Get full access NOW to the most comprehensive, powerful and easy-to-use online resource for no-tillage practices. Just one good idea will pay for your subscription hundreds of times over.
The 1980s were difficult times for farmers, and it was no different for Mike Shuter and his family. Hoping to make due with less, they looked to no-till to reduce fuel, labor and expenses, with the hope of maintaining yields.
“We eliminated the field cultivators, plows and the big-horsepower tractors, and we committed to making no-till work,” he says.
Today, Shuter Sunset Farms near Frankton, Ind., is a thriving fourth-generation operation where Mike and his sons Brian and Patrick raise 3,000 acres of strip-tilled corn and no-tilled soybeans, along with Red Poll and Red Angus beef cattle and hogs.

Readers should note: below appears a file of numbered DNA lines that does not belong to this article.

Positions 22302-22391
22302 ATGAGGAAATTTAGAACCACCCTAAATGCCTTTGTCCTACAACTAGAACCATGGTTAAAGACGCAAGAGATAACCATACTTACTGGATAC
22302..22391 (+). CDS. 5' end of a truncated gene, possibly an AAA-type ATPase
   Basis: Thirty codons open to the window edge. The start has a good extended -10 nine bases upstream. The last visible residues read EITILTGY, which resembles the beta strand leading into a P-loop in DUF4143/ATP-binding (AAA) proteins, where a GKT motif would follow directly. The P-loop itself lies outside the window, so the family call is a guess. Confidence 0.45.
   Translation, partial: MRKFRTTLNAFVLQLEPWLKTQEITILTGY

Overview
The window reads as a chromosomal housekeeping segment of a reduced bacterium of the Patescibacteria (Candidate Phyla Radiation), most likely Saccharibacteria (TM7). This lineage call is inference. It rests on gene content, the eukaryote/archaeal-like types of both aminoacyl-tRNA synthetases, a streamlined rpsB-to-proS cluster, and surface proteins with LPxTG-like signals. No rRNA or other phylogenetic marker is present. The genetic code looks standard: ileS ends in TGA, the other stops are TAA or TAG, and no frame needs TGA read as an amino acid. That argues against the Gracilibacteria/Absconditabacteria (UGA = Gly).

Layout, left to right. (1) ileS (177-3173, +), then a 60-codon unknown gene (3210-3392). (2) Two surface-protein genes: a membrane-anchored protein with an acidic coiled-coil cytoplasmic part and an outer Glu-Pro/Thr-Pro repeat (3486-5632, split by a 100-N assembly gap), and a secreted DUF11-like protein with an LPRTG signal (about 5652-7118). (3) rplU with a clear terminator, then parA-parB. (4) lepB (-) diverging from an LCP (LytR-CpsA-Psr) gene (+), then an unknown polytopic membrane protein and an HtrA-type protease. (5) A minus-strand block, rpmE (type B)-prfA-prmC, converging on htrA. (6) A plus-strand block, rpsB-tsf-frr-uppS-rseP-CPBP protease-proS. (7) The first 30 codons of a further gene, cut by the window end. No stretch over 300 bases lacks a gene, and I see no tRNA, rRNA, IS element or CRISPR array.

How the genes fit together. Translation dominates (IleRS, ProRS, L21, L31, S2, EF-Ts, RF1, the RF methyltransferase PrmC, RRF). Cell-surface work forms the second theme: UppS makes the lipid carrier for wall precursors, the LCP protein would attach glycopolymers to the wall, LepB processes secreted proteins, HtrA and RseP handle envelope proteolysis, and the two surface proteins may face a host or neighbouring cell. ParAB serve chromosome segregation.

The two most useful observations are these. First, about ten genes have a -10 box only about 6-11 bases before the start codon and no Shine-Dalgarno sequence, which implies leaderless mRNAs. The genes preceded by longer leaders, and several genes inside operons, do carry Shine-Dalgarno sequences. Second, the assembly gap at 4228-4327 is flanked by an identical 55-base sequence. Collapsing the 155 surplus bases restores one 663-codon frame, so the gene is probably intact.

Even though the Shuters are long-term no-tillers and strip-tillers, they’re taking steps to improve soil health by seeding cover crops into standing corn and soybeans.
Having watched other farmers use cover crops for a few years, the Shuters added covers to their own farm 3 years ago to build better soil structure, improve nutrient-use efficiency and reduce nitrogen costs. Their goal is to have healthier soils that stand up to the effects of drenching rains or drought.
Mike has already seen a big payoff in terms of soil structure and water infiltration by reducing tillage and seeding cover crops. He’s sometimes out shelling corn a day or two earlier than his conventional-tillage neighbors due to better ground conditions. Some problem fields are becoming more productive, too, with little tillage.
“We had one strip-tilled field this past spring where we had cover crops and didn’t have a dead spot in the field,”…